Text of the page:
The Future of Java: Recent Changes and What’s Next
Over the years, Java has earned its status as one of the leading programming languages for enterprise applications. Today, Java powers much of the software used in the real world to facilitate business and accomplish tasks. Its stability, predictability, depth of features, and strong community have made it a great choice for businesses who choose to use it.
Oracle has released consistent updates to Java every few years in the past. These updates were complete, functional, usually backwards compatible, and played well with existing enterprise applications in most cases. The business community loved the predictability of the updates and the long lead and support times between versions. However, the long time between updates also slowed down Java’s ability to innovate and deliver on new ideas. Oracle realized that slow release times meant Java was falling behind other languages for new applications and features.
Faster Release Cycle
A recent trend for Oracle, Java, and development in general has been moving faster. More frequent releases means users get new features more quickly. It also reduces risk if something goes wrong. Oracle recently announced it would be moving Java to a faster release cycle. The new Java Development Kits (JDKs) will release every six months. Java 9 and now Java 10 are released under this new schedule, with the two updates coming in quick succession.
Companies can choose to stay with an older, slow-produced version of Java, like Java 8. However, support for these older versions will end in 2020. The upcoming build of JDK 11 is the next Java release scheduled to receive long-term support (LTS) from Oracle, with support lasting through 2026. Releases that are in-between LTS releases, like JDK 9 and 10, become obsolete as soon as the new version releases. Following JDK 11, the next LTS release will be JDK 17, slated for delivery in 2021.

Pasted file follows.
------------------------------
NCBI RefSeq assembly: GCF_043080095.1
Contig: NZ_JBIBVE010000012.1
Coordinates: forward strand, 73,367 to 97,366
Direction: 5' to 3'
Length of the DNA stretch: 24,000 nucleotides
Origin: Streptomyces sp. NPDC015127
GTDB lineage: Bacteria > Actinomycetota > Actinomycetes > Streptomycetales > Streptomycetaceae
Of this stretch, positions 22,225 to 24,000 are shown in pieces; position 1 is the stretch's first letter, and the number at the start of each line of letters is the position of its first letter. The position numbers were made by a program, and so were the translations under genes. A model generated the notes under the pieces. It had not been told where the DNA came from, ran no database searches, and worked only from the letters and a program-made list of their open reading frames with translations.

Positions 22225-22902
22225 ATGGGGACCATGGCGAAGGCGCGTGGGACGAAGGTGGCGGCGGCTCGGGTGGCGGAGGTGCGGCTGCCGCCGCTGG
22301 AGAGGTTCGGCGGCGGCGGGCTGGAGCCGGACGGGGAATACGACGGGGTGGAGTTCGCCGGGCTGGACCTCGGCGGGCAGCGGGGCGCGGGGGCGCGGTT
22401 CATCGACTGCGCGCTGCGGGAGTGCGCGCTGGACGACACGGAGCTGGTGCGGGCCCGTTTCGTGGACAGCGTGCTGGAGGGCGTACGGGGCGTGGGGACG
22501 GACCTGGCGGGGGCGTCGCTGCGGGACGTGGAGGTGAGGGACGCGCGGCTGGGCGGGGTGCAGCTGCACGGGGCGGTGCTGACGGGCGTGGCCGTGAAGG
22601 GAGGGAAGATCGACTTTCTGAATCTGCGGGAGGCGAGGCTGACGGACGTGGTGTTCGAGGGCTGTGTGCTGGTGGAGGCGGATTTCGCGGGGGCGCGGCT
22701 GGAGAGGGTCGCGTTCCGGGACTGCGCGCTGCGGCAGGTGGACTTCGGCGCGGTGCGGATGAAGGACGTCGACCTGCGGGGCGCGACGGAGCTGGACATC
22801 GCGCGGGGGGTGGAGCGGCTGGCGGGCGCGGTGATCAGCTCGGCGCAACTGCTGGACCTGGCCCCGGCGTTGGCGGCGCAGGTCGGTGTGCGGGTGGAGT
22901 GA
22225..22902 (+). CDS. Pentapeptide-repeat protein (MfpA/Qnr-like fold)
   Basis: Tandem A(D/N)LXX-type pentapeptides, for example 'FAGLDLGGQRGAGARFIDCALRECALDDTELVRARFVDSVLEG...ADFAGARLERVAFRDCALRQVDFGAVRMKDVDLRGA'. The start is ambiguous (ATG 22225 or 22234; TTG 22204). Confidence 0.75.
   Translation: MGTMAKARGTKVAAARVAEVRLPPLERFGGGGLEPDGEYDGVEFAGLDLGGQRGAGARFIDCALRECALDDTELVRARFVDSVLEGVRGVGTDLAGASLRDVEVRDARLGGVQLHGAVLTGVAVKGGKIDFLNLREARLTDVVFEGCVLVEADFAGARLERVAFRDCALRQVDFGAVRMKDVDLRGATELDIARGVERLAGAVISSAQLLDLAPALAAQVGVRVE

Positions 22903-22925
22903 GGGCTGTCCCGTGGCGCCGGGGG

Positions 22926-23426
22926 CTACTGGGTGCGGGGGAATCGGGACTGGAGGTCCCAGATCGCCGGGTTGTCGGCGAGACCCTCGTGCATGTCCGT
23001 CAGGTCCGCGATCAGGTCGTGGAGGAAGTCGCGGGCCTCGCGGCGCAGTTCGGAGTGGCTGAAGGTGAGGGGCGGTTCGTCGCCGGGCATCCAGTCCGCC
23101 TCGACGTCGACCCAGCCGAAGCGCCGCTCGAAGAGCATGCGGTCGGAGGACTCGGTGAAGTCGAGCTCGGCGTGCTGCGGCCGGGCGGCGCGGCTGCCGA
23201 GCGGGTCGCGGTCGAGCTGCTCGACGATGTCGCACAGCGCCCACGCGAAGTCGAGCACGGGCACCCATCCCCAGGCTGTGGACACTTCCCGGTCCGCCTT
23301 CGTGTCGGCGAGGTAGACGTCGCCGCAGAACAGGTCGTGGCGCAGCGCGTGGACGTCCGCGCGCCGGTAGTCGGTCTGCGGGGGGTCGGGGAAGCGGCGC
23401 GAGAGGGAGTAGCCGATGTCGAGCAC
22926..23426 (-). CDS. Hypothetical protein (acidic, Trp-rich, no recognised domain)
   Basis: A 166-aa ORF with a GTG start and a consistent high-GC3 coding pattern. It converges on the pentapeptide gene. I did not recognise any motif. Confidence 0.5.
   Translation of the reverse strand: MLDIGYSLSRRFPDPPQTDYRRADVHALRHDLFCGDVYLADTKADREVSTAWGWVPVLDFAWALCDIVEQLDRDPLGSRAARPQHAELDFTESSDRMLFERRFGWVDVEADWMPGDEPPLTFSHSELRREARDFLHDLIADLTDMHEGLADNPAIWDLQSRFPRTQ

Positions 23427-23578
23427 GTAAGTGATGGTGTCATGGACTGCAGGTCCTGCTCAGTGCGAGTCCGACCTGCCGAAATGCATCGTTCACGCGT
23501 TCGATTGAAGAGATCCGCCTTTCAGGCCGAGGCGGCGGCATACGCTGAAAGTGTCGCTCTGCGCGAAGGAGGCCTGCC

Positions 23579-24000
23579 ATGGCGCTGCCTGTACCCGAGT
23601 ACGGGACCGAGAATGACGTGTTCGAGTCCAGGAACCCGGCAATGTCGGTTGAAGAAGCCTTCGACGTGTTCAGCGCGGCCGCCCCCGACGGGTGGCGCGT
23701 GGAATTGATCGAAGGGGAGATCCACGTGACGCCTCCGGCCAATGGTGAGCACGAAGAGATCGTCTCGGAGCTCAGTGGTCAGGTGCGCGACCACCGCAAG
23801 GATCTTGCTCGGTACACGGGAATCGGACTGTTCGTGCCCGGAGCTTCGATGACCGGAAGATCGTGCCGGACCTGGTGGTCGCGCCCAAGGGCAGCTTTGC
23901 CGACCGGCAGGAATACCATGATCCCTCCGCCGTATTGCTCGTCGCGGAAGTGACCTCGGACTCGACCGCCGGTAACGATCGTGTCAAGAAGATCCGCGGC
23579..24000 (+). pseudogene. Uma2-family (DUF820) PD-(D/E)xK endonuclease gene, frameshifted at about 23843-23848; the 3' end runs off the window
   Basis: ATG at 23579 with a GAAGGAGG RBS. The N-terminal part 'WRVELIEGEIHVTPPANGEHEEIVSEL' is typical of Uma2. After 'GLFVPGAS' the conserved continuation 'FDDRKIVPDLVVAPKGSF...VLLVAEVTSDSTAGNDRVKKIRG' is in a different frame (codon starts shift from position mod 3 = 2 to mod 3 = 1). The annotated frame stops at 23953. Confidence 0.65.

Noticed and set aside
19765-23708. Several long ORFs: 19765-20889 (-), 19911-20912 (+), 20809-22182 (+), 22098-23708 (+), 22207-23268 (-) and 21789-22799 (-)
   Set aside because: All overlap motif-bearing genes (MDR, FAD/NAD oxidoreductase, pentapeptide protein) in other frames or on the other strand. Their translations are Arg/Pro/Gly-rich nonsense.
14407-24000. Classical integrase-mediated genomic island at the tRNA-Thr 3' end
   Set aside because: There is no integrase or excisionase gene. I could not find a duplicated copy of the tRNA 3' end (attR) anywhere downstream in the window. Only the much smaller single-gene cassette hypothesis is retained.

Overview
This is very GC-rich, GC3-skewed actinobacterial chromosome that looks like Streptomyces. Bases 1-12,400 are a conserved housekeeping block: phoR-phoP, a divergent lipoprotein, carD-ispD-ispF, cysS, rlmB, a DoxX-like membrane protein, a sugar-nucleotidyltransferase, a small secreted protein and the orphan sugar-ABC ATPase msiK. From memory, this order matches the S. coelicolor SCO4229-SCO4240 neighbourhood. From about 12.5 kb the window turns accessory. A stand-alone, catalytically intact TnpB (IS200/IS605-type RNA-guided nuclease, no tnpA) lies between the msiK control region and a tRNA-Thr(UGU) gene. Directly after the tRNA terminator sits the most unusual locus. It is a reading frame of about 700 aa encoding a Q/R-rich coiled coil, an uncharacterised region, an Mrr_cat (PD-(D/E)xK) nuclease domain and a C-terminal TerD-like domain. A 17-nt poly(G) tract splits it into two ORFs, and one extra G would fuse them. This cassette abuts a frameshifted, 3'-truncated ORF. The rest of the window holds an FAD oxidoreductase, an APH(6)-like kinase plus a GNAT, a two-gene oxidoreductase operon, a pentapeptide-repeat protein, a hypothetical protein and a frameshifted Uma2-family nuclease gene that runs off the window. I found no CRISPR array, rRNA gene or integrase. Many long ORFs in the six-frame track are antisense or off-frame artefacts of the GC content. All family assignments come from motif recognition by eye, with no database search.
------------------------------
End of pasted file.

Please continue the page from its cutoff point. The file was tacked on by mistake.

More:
In theory, this means that companies that value stability and predictability can upgrade every time a LTS release comes out. Companies that want to stay on the cutting edge or access new features will be able to get more frequent releases in between. For previous Java releases, Oracle has made use of auto-updating on desktop to bring users up to speed with the latest version of Java. However, on the new release schedule, Oracle won’t enforce auto-updates on Java 8 desktops.
Released in September 2017, Java 9 made significant changes and updates to its three-year-old brother, Java 8. Chief among those updates is an entirely new architecture and structure to Java. JDK 9 uses a modular structure instead of the old monolithic model we’re accustomed to with Java. For devs, this means modulepath replaces classpath and each module runs independent of one another.
The benefit of modularity is the ability to set up custom configurations of modules and remove any unnecessary modules. Such custom configurations could greatly increase efficiency and scalability in Java apps. The ultimate goal of this modularity push is making Java more accessible to smaller-scale machines, especially smartphones.